By Jamie Brewer
Ingham County Chronicle
The East Lansing Design For America division is working to find a way to help elementary students at low-income schools in Lansing learn about alternative energy in an interactive and fun way.
DFA is a national organization that uses design to create social impact, according to East Lansing DFA President Evan Fried.
The question the group came up with was, “How can we assist teachers in low-income schools in teaching alternative energy in an attractive way?” DFA member Hannah Hunter said.
Low-income schools’ main focus is raising standardized tests scores, according to Sarah Laurens, a fifth grade teacher at Lansing’s North School. Therefore the teachers at North School were excited to have DFA step in and help encourage alternative ways of learning to the students.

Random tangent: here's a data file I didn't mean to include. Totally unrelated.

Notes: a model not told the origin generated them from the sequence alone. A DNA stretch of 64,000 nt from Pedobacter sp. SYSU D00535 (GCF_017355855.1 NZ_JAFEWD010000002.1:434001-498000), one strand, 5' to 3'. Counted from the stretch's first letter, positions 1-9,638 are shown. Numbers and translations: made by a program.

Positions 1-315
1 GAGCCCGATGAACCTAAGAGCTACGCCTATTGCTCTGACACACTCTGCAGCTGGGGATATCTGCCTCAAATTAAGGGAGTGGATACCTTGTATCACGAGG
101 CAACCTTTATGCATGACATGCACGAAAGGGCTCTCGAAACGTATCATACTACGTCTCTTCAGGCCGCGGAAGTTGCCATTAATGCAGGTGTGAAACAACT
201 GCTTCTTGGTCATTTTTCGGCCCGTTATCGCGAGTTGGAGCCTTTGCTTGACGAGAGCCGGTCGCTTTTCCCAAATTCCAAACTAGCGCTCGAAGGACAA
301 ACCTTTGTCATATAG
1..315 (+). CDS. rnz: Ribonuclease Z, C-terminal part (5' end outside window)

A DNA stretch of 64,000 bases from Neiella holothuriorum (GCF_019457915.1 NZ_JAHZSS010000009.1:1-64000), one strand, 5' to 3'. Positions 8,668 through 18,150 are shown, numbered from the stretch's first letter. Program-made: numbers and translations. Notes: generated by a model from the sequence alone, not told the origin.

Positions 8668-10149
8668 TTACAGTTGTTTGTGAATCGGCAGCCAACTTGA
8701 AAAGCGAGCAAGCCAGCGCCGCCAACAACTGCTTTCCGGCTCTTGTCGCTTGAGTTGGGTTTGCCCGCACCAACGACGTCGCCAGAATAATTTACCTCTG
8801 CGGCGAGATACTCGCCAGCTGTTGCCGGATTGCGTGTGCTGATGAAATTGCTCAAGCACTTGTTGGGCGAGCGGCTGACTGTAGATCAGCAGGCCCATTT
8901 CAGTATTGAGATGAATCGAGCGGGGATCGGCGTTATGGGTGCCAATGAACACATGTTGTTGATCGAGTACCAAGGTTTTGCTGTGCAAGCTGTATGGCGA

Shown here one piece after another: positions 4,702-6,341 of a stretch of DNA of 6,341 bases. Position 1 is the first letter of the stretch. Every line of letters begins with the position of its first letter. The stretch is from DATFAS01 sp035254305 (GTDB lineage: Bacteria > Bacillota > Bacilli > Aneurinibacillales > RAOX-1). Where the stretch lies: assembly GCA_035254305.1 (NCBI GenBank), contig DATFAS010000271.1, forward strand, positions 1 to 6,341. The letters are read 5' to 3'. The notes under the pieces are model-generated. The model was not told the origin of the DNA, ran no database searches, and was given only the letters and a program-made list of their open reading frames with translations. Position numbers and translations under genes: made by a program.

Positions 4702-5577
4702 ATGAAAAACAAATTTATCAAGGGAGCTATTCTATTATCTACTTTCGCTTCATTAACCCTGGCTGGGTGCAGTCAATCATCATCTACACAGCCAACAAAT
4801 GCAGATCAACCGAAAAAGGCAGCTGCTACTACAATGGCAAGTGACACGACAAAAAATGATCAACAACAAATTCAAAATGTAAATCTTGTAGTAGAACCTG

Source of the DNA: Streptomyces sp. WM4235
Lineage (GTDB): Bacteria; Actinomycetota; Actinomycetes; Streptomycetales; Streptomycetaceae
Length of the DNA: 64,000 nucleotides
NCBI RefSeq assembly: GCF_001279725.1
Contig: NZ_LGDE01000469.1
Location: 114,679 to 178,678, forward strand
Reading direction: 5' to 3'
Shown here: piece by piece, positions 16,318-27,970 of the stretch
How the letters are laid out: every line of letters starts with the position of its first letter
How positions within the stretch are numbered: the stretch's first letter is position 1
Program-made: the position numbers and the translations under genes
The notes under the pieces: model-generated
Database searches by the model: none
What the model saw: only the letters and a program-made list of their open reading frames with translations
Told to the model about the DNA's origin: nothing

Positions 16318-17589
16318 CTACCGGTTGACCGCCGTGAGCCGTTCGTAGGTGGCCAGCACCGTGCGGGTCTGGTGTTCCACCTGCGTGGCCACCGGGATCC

“In particular, I enjoyed their open-mindedness and flexibility towards working with my students who are predominantly non-native English speakers,” Laurens said.
North School is a kindergarten through sixth grade elementary school with over 600 students. A majority of these students are English learners. Many of the students have come from war-torn countries with interruptions in their education or from refugee camps in Lansing. North School also has an autism program, a deaf and hard-of-hearing program and a cognitively impaired program, according to Laurens.
Laurens said there is a lot of stress for teachers to focus on raising standardized test scores which may be hurting teachers and students.
“I feel a haunting sense of sadness, as my gut tells me that we are sliding backwards into an atlas-style teaching model of the 1950s while paying lip service to cutting-edge, research-based teaching models,” Laurens said.